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Whatever the particular methodology chosen, when performing a user-oriented evaluation, the objectives are to acquire a deep understanding of the user requirements for technology design and planning, and to receive systematic user feedback throughout the design process. Marchionini  evidences two important issues that must be taken into account: evaluation research should be longitudinal in order to capture a rich and reliable data set for analysis, and it should be multifaceted using a combination of methods. Each evaluation may also have its own set of measures and data collection methods. 4.1.2 Content Content is the prime reason for interacting with a DL. This component addresses the user’s information needs. The relation between the user and the content strongly depends on the informational need of the user. The perceived usefulness of content is the ﬁrst selection criterion for the user. During a search session, the users’ perceptions of the usefulness of the content and their information needs can change and they may be forced to reformulate them and re-direct the information strategy (if any). Content characterizes the DL and affects the consequent processes dramatically. It is indispensably bound with the purposes of the DL and the desired outcomes of its operation and serves the information needs of a community. The evaluation of content must take place under strict rules and standards that guarantee user access to high quality, appropriate-for-their-needs information. However, underneath this user-centered layer of evaluation lie numerous other issues; issues related to the nature, the structure and the administration of the content. 4.1.3 System The system is the best known component of the interaction process, as it is governed by the rationale of the developer. It consists of various subsystems that perform different basic and auxiliary operations. DL systems generally include collections of multimedia digitized data and services that help storage, access, retrieval and analysis of the data collections. The ﬁnal aim of a DL system should be that of enabling people to access human knowledge any time and anywhere, in a friendly multi-modal way, by overcoming barriers of distance, language and culture, and by using multiple networkconnected devices . In order to fulﬁll all the requirements on it, a DL system must be the result of the integration of a number of different components. Discussions as how to implement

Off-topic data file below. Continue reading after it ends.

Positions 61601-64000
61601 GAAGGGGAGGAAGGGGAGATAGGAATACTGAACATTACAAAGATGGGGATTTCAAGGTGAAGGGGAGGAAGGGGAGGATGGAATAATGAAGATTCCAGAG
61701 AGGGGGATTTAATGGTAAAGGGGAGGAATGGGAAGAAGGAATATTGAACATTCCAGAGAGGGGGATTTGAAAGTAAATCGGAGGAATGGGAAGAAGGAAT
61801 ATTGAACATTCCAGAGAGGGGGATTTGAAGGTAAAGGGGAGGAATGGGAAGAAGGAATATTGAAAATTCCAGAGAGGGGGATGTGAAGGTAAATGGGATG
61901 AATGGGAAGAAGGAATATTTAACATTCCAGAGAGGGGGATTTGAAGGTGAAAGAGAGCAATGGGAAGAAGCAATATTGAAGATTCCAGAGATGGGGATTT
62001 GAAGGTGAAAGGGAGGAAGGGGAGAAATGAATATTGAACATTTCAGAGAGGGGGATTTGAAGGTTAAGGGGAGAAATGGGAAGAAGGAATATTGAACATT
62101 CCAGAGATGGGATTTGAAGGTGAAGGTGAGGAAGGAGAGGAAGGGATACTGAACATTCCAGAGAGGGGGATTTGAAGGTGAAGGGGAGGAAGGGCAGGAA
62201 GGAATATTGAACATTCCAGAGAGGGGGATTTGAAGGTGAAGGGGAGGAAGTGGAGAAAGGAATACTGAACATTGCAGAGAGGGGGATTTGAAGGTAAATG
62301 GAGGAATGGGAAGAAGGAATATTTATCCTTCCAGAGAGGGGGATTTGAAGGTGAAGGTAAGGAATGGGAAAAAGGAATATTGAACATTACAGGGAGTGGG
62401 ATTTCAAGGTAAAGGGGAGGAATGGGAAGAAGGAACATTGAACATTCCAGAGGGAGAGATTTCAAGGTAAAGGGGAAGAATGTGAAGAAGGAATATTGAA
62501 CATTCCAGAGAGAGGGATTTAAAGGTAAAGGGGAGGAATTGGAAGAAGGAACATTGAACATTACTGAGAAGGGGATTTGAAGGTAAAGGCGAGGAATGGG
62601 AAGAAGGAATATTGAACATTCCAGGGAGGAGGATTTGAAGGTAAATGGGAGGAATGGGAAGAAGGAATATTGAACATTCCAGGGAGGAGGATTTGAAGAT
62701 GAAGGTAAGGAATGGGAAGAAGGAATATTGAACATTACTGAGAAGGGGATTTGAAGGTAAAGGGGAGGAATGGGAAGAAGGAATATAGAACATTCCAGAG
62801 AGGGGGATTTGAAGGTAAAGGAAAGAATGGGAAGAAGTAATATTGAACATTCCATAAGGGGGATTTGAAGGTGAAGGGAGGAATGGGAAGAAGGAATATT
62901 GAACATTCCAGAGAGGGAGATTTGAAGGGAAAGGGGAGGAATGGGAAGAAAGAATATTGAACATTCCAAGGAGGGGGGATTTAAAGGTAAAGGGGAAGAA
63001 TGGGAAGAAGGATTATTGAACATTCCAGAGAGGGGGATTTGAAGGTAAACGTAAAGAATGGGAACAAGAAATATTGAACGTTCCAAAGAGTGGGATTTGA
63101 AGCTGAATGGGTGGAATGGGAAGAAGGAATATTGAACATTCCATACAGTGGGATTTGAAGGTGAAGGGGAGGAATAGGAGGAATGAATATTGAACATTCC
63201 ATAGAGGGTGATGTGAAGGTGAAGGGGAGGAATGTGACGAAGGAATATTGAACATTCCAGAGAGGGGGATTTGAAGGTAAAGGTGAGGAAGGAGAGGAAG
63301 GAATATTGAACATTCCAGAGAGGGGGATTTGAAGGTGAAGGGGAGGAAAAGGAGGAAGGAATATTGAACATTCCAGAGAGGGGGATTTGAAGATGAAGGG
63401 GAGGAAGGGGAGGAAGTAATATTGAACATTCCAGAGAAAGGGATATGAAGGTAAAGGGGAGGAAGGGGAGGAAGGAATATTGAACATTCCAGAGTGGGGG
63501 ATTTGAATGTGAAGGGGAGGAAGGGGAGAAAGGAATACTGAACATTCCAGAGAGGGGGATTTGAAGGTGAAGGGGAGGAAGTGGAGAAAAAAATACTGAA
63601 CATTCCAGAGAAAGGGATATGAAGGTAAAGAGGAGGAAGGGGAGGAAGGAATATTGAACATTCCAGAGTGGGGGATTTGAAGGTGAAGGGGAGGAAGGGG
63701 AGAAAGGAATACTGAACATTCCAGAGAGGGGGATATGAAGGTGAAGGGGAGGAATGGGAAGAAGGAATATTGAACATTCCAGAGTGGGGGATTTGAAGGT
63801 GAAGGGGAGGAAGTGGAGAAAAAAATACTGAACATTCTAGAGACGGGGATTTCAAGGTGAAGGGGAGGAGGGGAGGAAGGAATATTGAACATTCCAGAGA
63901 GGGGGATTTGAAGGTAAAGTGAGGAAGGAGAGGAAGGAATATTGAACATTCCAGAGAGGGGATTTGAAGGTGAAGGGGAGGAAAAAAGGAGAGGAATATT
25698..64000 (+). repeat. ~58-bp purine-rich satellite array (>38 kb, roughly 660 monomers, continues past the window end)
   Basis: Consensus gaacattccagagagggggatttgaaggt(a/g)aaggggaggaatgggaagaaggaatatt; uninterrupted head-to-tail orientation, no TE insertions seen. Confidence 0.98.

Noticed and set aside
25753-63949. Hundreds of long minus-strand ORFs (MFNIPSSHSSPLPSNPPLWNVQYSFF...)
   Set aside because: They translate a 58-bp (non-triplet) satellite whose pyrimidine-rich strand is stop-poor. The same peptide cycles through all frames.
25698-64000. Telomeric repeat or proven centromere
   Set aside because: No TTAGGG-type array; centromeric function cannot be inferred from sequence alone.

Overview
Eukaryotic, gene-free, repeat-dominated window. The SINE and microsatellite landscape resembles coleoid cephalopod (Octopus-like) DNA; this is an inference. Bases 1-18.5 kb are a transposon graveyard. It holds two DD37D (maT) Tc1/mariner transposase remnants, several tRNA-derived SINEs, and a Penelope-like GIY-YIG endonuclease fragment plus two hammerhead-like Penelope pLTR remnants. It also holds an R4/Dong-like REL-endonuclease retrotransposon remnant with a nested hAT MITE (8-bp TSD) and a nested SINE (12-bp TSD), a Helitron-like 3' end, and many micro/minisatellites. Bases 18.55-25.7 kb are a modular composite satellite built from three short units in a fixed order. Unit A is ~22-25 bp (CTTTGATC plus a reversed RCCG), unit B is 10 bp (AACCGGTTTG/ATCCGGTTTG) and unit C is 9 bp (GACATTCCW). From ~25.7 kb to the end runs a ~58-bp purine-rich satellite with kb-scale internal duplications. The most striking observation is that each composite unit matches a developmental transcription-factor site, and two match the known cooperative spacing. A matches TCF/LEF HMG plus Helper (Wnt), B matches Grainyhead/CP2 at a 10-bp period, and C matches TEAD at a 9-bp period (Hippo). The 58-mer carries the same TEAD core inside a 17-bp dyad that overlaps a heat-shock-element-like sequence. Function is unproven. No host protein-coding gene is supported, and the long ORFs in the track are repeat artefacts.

each single component depends on the architectural choices, on the type of data access and retrieval, on the visualization and personalization of information. The individual evaluation of such components can be carried out following evaluation standards already available in the literature. However, an important issue is the evaluation of how the individual components interoperate inside a DL. The evaluation of a DL system makes sense mainly if it is performed in relation with users and contents. 4.2 Axes of evaluation As stated, the evaluation process should be based on the relations of the DL components. These interactions deﬁne our Interaction Triptych which consists of the following axes: – Usability, which deﬁnes the quality of interaction between the “User” and the “System”. This helps the user to manipulate a system effectively, in an efﬁcient and enjoyable way and to exploit all the available functionalities. A usable system is easy to learn, ﬂexible and adapts to user preferences and skills. – Usefulness, which concerns the “User” and “Content” components. The usefulness of the content and its relevance to the user tasks and needs are the reasons behind the selection and usage of a DL. This relevance is translated into actual relevance, type and level of resource relevance and task relevance. – Performance, which is placed between the “Content” and the “System”. Although it is of crucial importance, this is an aspect of the system that the user cannot see or evaluate directly. The performance of the system depends strongly on the formats, structures and representations of the content. 4.2.1 Usability and related studies (User–System) In our conceptual model, usability constitutes a major research ﬁeld that derives from the interaction between the user and the system. It represents a set of principles that should ensure that the system helps the users to conduct their tasks in an efﬁcient, effective and satisfactory way. According to the most commonly quoted deﬁnition “usability is the extent to which a product can be used by speciﬁed users to achieve speciﬁc goals with effectiveness, efﬁciency and satisfaction in a speciﬁed context of use” . Usability studies not only the surface representation of a system, but also its underlying structures. A usable system needs to be attractive